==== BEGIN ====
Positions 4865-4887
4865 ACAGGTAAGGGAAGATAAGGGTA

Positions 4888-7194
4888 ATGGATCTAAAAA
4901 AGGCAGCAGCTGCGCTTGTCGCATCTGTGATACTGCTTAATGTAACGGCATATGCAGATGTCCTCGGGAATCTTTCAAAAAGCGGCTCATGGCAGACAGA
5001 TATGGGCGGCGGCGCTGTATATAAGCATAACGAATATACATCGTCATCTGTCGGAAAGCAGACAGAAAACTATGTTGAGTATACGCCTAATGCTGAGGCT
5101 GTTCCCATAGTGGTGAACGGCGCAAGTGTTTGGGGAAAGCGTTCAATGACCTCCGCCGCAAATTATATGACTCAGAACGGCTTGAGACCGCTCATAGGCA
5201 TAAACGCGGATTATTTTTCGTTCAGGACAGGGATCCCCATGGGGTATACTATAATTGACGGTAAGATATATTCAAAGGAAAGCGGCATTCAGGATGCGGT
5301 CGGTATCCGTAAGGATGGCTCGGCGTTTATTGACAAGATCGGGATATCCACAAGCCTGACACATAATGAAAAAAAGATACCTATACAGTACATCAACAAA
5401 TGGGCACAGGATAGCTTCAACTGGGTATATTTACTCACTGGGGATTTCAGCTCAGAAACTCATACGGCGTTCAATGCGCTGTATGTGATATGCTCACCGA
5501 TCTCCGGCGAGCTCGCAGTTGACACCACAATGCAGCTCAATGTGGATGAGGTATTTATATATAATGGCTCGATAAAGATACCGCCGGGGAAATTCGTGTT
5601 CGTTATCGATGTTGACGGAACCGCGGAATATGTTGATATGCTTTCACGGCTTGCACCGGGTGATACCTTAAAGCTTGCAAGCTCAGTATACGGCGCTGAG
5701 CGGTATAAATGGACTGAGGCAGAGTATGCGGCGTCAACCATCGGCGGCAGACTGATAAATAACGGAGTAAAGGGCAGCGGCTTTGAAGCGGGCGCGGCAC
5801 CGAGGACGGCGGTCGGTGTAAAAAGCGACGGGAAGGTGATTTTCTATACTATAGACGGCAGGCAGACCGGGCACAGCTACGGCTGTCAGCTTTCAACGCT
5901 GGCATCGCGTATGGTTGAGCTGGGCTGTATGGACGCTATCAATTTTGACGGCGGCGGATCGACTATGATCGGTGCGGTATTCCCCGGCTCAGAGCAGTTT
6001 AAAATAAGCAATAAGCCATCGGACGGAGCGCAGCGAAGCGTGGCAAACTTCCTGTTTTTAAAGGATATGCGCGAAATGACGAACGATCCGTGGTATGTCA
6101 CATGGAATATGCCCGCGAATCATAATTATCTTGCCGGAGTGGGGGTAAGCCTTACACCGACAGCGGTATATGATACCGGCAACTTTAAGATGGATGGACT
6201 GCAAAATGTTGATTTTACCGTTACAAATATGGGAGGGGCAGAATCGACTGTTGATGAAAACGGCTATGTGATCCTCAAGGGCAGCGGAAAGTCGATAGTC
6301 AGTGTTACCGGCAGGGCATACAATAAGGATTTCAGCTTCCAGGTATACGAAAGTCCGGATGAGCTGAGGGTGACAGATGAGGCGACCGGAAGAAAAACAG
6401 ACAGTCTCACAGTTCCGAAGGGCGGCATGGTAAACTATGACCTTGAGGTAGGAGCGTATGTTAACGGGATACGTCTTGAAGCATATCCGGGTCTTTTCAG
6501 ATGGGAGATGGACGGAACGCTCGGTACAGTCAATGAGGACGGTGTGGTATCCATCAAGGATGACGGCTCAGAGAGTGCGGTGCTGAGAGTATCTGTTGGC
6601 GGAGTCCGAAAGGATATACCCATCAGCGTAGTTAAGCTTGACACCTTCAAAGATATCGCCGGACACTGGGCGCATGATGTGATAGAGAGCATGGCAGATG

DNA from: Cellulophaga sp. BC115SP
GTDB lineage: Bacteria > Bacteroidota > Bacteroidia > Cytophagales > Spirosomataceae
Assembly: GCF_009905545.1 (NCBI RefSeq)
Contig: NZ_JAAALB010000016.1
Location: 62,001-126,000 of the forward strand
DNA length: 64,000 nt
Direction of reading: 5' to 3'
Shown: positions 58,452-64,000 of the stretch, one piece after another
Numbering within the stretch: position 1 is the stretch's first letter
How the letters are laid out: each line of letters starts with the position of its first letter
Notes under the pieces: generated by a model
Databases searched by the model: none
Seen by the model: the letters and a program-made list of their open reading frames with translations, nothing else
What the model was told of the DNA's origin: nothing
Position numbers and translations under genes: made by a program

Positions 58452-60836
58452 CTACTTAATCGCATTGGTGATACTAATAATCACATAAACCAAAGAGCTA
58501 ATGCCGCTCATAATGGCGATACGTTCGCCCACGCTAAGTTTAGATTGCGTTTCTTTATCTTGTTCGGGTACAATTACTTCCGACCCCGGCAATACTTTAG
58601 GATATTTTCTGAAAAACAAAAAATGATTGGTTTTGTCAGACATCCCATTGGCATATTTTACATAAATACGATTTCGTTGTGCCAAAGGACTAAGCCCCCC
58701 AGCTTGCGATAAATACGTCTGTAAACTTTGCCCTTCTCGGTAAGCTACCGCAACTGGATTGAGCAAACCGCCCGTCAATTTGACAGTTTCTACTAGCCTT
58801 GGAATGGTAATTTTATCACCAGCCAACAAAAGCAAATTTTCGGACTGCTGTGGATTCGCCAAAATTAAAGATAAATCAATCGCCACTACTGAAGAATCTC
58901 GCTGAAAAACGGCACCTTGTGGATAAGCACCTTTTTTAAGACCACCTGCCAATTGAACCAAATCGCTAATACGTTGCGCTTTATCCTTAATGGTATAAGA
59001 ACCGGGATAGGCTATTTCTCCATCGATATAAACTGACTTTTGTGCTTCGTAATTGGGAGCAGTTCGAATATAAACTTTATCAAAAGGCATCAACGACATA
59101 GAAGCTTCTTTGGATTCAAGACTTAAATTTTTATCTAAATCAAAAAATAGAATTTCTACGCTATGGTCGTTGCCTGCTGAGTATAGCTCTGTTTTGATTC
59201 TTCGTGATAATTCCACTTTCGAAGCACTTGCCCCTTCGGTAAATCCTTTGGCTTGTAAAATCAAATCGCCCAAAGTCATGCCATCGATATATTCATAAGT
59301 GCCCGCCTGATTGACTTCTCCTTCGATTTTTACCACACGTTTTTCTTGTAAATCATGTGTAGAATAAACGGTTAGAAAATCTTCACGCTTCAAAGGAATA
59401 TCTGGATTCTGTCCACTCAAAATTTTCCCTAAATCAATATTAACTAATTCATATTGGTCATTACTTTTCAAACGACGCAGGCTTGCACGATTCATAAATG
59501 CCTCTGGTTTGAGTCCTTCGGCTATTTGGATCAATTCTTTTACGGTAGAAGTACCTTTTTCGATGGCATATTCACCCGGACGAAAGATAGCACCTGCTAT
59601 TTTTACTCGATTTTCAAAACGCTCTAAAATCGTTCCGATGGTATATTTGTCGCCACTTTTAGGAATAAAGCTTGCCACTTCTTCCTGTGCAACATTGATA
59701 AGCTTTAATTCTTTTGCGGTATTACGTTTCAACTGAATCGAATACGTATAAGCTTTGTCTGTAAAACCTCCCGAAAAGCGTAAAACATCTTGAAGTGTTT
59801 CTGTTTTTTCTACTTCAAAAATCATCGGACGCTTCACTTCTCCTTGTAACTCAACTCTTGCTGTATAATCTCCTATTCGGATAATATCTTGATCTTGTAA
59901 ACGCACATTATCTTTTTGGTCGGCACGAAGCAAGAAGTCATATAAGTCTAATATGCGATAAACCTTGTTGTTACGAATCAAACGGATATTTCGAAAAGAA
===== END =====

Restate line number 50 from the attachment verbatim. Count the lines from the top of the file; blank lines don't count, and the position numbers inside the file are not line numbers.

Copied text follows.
59501 CCTCTGGTTTGAGTCCTTCGGCTATTTGGATCAATTCTTTTACGGTAGAAGTACCTTTTTCGATGGCATATTCACCCGGACGAAAGATAGCACCTGCTAT